|Champions League final: Real Madrid v Atletico Madrid|
|Venue: San Siro, Milan Date: 28 May Kick-off: 19:45|
|Coverage: Listen to BBC Radio 5 live commentary plus follow live text on the BBC Sport website and app|
From a local derby to a high-powered managerial duel, a clash of styles to a revenge-packed rematch, Saturday's Champions League final between Real and Atletico Madrid offers a bit of everything.
Glam and glitzy Real are aiming for their 11th European crown, while down and dirty neighbours Atletico are gunning for their very first.
Real scored 110 league goals this season; Atletico mustered only 63. But Real conceded 34, while their miserly opponents allowed just 18.
One team boasts a galaxy of superstars who sometimes struggle for collective cohesion; the other relies on a lesser-known cast of workers who sacrifice personal glory for the good of the group.
Whichever way you look at it, this climax to the European domestic season contains plenty of intriguing storylines. Here, BBC Sport examines the most compelling.
Zidane under scrutiny
Guiding your team into the Champions League final less than five months into your first managerial job at senior level is no mean achievement.
And when you consider Zinedine Zidane also reignited Real Madrid's previously faltering La Liga challenge by finishing the season with 12 straight victories - including a 2-1 triumph over arch-rivals Barcelona - you might think the French coach had already earned himself job security.
The soap opera life at the Bernabeu, however, has seen Zidane face questions over his future in virtually every news conference he has held in recent weeks.
At probably any other club, Zidane's future would be assured, because he has done an excellent job since taking over from much-maligned predecessor Rafa Benitez in January.
Interestingly, the key turning point came at the end of February when Zidane suffered his first defeat as Real manager, a dispiriting 1-0 home loss against none other than Atletico.
Real's tame performance in that encounter sparked a significant reaction from the recently-appointed coach, who immediately installed defensive midfielder Casemiro into his starting line-up, injecting much-needed strength and solidity into the centre of the pitch.
Casemiro has become fundamental to Zidane's Real, his physical attributes and tactical awareness providing support for the back four and giving the team better balance.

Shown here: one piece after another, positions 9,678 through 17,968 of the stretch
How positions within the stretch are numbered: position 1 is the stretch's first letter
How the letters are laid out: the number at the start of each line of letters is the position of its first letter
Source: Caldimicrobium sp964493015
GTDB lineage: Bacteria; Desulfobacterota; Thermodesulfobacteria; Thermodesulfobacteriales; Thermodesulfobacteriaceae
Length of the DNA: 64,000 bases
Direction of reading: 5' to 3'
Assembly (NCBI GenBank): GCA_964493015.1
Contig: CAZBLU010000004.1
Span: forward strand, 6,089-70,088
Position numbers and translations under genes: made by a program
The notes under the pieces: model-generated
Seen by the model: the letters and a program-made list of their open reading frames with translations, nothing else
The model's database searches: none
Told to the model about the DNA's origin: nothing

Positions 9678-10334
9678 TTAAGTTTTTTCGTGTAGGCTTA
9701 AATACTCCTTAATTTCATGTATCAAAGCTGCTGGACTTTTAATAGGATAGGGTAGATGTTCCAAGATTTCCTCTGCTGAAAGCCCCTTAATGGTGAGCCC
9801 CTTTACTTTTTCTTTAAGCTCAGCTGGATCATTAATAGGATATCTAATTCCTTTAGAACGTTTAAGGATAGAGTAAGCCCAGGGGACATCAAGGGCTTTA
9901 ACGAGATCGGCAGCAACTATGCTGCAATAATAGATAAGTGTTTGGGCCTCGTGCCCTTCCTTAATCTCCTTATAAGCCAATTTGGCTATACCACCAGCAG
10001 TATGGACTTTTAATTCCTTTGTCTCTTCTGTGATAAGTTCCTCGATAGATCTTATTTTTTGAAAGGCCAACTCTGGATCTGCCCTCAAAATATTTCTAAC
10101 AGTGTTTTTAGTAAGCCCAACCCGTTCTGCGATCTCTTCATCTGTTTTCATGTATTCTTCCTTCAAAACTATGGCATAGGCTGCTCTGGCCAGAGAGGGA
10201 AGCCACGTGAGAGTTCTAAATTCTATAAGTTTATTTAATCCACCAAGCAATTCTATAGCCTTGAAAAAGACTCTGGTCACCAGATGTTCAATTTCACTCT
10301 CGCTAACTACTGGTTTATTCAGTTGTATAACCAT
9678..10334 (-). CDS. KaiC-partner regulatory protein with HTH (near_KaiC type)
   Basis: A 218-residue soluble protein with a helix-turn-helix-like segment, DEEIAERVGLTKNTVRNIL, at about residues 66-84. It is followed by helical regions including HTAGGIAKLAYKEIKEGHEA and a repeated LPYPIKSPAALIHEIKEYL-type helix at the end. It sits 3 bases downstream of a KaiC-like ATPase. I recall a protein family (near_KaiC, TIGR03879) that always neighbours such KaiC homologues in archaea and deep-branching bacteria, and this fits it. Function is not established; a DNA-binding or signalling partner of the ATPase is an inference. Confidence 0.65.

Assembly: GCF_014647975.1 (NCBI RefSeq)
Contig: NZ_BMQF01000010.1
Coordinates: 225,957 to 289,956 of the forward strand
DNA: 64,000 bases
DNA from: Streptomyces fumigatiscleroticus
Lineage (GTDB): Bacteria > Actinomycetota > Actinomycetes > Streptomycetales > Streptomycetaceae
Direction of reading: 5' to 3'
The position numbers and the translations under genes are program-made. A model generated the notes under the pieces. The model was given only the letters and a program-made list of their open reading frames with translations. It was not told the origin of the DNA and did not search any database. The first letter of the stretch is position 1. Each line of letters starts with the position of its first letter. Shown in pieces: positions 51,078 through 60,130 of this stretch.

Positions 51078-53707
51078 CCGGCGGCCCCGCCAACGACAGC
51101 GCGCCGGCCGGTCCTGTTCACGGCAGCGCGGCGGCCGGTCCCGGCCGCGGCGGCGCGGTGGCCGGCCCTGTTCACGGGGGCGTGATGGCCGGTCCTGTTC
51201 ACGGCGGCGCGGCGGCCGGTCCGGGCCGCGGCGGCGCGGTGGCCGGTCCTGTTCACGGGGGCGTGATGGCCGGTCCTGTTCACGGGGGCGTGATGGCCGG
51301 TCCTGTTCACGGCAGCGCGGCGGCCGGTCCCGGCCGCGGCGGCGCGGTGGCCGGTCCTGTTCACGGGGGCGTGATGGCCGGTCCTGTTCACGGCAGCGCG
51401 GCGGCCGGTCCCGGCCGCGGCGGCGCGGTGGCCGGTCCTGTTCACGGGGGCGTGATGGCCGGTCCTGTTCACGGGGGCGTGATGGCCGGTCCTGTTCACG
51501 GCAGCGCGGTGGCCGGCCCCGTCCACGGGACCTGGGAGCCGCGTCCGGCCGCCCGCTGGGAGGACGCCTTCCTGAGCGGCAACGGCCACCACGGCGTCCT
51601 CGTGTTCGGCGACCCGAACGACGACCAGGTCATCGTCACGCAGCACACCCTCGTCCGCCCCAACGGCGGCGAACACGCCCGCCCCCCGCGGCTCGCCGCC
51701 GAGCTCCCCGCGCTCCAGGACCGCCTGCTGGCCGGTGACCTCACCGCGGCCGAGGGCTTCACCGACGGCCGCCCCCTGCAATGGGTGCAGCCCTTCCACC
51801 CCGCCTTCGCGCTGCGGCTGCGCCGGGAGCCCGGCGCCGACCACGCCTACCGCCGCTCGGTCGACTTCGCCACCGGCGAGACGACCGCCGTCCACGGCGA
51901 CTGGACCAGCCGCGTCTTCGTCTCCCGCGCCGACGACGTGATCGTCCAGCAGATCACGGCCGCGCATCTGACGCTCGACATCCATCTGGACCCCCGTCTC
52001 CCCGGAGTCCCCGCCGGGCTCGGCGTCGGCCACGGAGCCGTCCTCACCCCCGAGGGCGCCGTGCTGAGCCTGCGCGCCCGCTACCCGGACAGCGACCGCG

Goals galore but doubts persist over Ronaldo
Cristiano Ronaldo has enjoyed another outstanding season, racking up 50-plus goals for the sixth consecutive term to further cement his status as Real's all-time leading goalscorer.
The Portugal forward has particularly shone in the Champions League, scoring 16 goals in 11 appearances to move within one of equalling the competition's all-time single-season record of 17 - which he set two years ago.
Yet Ronaldo has struggled against this weekend's opponents in the past couple of years, failing to score in any of the past five occasions he has come up against Atletico's limpet-like defence.
Whether we see the free-scoring force of nature of the Champions League or the subdued and frustrated peripheral presence of recent games against Atletico will go a long way towards deciding Saturday's final.
There is also an added complication over Ronaldo's fitness. He has been below 100% since suffering a hamstring injury against Villarreal in April, and provided Los Blancos with another scare when he limped out of Tuesday's training session.
Fortunately for Real, Karim Benzema and Gareth Bale appear to be in full working order despite the well-documented off-pitch problems endured by the Frenchman.
Bale has enjoyed a particularly strong season, scoring 19 goals - despite missing chunks of action through injury - to suggest he is ready to slowly supplant Ronaldo as the team's most important attacking force.
The Wales star has scored four goals in his past six games, including late winners against Rayo Vallecano and Real Sociedad.
Atletico's date with destiny?
Standing in the way of Zidane, Ronaldo, Bale and co are a fiercely-committed Atletico team who are utterly determined to uphold the theory that this weekend is their turn to taste glory.
Atletico have, of course, an additional motivation for revenge after being denied their first European crown two years ago, when Sergio Ramos' injury-time header allowed Real to force extra time. They eventually won at a canter against an exhausted Atletico.
That's not all. Atletico also lost their only other European Cup final in similar circumstances in 1974, when Bayern Munich's Hans-Georg Schwarzenbeck cancelled out a goal from the legendary Luis Aragones in the last minute of extra time. In the days before penalty shootouts, Bayern won the replay 4-0.
The Champions League is the only trophy Atletico have failed to win under their remarkable manager Diego Simeone, who lifted the Europa League and Uefa Super Cup in 2012, the Copa del Rey in 2013 plus La Liga and the Spanish Super Cup in 2014.